Mechanical Engineers challenges in electronics packaging
In electronics packaging, first and second level connections present different challenges to engineering teams. Mechanical and packaging engineers working on first level connections deal with the delicate process of connecting a chip to a substrate: as in case with the silicon chips, sub-dividing a task of delivering power and signal traces into two connection levels eases engineering challenges for the final product use and streamlines manufacturing. Once the transfer of the chip to the substrate is completed, this first level-connected package is passed unto mechanical engineers for the second level connection. While there are various challenges at this stage, one of the main concerns for LED engineering teams is thermal management.
Licensed Mechanical Engineers and second level connections
In second level connections, a licensed mechanical engineer will take the assembled package and adopt it to specialized form-factors depending on the end user’s needs. Delivering power to the LEDs is easy. Removing the thermally-dissipated power is the tougher part. Thermal power is wasted power and that keeps LED lighting from running efficiently.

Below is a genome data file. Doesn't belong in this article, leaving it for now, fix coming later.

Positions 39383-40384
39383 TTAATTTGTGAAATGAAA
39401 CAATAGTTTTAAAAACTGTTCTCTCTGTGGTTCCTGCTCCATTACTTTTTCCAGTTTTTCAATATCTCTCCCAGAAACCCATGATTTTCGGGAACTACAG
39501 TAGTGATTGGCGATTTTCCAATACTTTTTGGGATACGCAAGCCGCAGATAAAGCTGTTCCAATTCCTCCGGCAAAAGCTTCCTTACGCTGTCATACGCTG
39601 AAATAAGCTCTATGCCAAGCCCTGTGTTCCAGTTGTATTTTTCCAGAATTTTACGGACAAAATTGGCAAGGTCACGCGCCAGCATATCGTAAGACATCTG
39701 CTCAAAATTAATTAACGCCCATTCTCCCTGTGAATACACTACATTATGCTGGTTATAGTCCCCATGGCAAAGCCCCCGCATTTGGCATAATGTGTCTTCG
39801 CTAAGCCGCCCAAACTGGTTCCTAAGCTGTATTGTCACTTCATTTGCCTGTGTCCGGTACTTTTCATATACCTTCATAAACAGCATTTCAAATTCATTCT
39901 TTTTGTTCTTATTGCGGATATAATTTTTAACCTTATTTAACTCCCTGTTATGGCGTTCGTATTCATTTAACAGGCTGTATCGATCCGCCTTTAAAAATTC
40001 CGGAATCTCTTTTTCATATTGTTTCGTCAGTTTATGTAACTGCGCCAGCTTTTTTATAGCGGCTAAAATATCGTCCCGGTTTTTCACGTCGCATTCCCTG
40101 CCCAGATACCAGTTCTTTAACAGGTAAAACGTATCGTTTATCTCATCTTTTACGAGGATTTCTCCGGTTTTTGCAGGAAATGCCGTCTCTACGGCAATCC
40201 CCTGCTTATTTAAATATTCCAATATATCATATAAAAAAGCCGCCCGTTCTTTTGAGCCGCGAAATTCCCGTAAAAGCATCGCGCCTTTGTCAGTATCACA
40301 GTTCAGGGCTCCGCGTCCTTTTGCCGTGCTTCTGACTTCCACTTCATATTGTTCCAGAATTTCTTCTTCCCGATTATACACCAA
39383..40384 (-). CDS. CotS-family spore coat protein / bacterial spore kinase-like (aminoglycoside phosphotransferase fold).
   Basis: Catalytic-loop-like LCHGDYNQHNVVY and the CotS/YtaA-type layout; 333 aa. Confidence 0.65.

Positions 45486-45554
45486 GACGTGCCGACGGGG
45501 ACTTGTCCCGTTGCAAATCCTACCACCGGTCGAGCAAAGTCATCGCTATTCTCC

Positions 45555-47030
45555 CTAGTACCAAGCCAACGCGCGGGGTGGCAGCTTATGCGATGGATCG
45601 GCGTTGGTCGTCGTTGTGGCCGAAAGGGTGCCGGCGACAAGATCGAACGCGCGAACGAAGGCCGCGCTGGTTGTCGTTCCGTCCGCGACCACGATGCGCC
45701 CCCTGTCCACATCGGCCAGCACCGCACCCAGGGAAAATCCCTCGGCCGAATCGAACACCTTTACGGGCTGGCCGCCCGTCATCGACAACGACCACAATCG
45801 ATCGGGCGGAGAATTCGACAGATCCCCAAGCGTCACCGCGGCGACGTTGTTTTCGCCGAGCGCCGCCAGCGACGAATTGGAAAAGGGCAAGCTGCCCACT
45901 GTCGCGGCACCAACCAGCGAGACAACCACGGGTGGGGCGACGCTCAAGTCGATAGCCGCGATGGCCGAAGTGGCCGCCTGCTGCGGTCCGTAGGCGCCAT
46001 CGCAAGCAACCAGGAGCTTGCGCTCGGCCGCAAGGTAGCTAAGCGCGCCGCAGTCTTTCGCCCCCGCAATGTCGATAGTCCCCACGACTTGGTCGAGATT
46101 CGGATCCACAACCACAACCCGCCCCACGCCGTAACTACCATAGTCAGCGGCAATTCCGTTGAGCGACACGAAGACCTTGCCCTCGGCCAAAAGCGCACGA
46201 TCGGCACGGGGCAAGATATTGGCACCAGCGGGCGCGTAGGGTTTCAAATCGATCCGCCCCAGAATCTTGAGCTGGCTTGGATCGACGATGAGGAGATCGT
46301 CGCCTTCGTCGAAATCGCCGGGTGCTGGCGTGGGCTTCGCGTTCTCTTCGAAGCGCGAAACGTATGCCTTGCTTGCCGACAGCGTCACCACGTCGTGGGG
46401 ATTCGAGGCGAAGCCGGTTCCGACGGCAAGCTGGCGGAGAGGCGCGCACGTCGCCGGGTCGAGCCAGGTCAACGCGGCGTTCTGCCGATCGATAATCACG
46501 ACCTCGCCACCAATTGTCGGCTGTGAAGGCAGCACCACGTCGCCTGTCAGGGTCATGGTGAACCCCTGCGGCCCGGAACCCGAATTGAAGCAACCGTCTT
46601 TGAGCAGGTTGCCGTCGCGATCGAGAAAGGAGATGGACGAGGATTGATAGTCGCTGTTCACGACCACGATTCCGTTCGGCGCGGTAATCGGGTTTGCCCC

Metal-core printed circuit boards (MCPCB’s) are often used for high power LED product. These boards are made with very high metal content, and thus provide the necessary thermal conduction path for the heat generated at LED junction with the main focus on optimizing the thermal path. Therefore, LED packaging engineers are always on a lookout for improvement in thermal management. For example, SinkPad(tm) offers a PCB with highly optimized thermal performance. Glew Engineering will be writing about this interesting design solution in future blogs.
Typical cooling solutions, such as forced convection with a fan, cannot be used in these devices. LED engineers have to design good conduction paths for improving natural convection efficiency. Not only is the product reliability at stake, but also energy efficiency as s convert a higher fraction of electrical power into light at lower temperatures.